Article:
Offset District Budget Cuts by Turning Off Your TV

The Mehlville School District is settling the final list for millions of dollars in budget cuts, none of which are unnecessary items. Cuts like these can be scary for a parent because of the damage they might have on their child’s future. However, if you are an informed parent, you can make up some of the difference with a negligible amount of effort. Simply turn off the television, video games and Internet. Hundreds of peer-reviewed studies by everyone from the American Medical Association to the American Academy of Pediatrics have been harping on this issue for decades, but little of
Continue

Parent of Teenage Son:

Much to my amazement, and surprise, not that I doubted your teachings, I received the below email from my son’s teacher. This email came six (6) days after an immediate cessation of violent TV, violent Internet games, and video games in general. Also, I implemented a taper off period of hours of viewing for even “OK” TV programming. Hello: I have noticed a significant change in your son last week and want to share that information with you. He seems more alert, interested, and is more responsive to his surroundings both in and out of class. He engages in the
Continue

Primary School in Strasbourg, France:

ECOconseil, an Institute in Ecology and Citizenship, worked with teachers and students to empower 254 children to spend 10 days without any screens: no TV, no computer,and no videogames. All the kids survived and successfully managed to live without any screen 90 percent of the time. The benefit? The kids paid better attention in class. Instead ofwatching TV or playing video games, they spent more time with their parents and friends. They slept more, too. The good old board games were dusted off the shelves in all participating households. During those 10 days, several activities were set up by community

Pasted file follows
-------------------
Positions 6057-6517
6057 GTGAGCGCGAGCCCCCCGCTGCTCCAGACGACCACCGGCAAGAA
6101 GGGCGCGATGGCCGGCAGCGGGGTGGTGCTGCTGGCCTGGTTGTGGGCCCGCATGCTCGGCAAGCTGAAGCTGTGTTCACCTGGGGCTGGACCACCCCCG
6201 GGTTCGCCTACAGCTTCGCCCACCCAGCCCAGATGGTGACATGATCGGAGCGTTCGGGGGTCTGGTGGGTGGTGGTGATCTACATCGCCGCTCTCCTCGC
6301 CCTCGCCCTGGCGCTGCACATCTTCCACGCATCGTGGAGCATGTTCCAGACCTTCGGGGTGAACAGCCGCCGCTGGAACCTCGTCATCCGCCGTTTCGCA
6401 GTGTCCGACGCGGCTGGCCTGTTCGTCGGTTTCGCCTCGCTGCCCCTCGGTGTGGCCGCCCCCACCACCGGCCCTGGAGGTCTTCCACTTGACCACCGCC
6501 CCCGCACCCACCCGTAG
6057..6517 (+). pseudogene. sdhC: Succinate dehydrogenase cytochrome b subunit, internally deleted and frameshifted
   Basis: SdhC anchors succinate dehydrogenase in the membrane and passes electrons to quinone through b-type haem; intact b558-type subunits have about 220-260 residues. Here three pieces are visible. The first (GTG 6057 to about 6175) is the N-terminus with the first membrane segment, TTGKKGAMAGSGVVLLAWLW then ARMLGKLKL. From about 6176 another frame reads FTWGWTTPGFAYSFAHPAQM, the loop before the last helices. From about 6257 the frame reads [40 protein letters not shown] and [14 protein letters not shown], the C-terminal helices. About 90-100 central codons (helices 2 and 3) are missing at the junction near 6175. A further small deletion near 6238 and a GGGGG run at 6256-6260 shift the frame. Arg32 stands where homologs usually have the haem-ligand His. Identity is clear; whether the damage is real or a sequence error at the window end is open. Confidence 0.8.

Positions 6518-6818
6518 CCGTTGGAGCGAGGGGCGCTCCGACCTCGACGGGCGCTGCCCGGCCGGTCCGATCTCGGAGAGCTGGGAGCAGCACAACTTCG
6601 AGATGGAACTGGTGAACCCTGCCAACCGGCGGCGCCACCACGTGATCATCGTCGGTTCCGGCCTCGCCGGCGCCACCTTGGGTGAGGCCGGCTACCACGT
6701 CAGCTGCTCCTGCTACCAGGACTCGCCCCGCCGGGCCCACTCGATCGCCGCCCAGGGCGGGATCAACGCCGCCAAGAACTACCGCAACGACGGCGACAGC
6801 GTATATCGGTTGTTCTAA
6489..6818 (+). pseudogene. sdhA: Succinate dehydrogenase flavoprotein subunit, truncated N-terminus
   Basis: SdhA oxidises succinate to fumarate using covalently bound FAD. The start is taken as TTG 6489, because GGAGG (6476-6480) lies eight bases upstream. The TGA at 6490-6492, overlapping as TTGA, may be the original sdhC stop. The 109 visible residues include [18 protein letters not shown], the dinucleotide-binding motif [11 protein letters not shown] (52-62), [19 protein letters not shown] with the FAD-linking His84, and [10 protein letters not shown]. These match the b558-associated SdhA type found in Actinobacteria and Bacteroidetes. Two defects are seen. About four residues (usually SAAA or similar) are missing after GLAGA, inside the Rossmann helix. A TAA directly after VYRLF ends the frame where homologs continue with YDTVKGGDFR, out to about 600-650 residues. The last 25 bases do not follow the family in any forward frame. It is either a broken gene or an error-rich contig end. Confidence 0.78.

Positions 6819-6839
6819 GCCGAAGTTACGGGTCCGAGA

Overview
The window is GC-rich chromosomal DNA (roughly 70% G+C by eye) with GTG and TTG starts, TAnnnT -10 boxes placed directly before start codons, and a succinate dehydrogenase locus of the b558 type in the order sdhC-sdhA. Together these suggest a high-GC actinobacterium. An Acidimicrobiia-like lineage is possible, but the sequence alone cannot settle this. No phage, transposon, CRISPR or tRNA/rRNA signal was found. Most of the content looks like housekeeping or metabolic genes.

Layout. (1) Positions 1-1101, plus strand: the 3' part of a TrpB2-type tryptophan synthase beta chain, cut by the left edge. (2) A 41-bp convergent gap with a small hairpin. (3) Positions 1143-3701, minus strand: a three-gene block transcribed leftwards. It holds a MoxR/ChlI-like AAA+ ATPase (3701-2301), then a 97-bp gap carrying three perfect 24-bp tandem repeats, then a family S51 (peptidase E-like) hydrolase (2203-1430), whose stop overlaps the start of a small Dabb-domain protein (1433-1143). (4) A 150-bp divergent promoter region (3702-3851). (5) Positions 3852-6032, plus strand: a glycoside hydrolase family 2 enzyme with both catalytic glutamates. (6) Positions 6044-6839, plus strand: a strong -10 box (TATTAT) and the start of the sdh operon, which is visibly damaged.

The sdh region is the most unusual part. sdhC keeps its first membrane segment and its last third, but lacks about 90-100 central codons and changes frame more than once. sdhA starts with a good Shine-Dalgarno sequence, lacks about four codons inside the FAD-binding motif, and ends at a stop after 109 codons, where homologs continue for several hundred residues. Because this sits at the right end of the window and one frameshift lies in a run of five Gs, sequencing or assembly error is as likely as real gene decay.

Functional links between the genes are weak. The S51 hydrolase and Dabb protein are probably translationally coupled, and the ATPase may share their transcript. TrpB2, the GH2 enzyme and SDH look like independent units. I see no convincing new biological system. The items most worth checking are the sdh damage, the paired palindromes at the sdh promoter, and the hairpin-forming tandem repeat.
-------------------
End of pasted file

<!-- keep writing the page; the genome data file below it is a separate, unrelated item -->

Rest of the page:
Continue

Elementary School in Michigan:

A school in Rockford has embraced the SMART Curriculum and the results were fantastic. Fourth grade teacher, Megan McCall developed and implemented a ten day “detox” program for students leading up to the M.E.A.P. testing period. The students and their families were encouraged to follow the program prior to the M.E.A.P. testing. The “detox” entailed a commitment to no audio or visual exposure, including TV and video games, and instead play board and athletic games with their families. Students signed pledges, co-signed by parents, vowing to avoid video and online activities such as Facebook. By the time testing started last
Continue

Police Department and School Resource Officers:

After attending a couple of seminars taught by Lt. Col. David Grossman, I felt motivated to institute one of the programs he talked about. The program is the S.M.A.R.T. curriculum. I asked two elementary School Resource Officers to pick one of their high needs schools and then select ten kids from the fifth grade at each school that were causing the most problems based on past trouble within the school and with the police department. I also asked them to look for kids that have some support at home and would likely follow through with the program. We held a
Continue

SAN FRANCISCO School’s challenge: No TV

Students asked to go cold turkey on television time for 10 days in bid to curb bullying on playground. In 2001, the event started as a way to address health issues, with the idea that children were spending too much time on the couch watching television and not enough time interacting with family or exercising. Increasingly, however, schools like Visitacion Valley are looking for ways to reduce violence and aggression in the community and on the schoolyard — and they’ve put television and video games on the list. Research has found that children who cut back on screen time are
Continue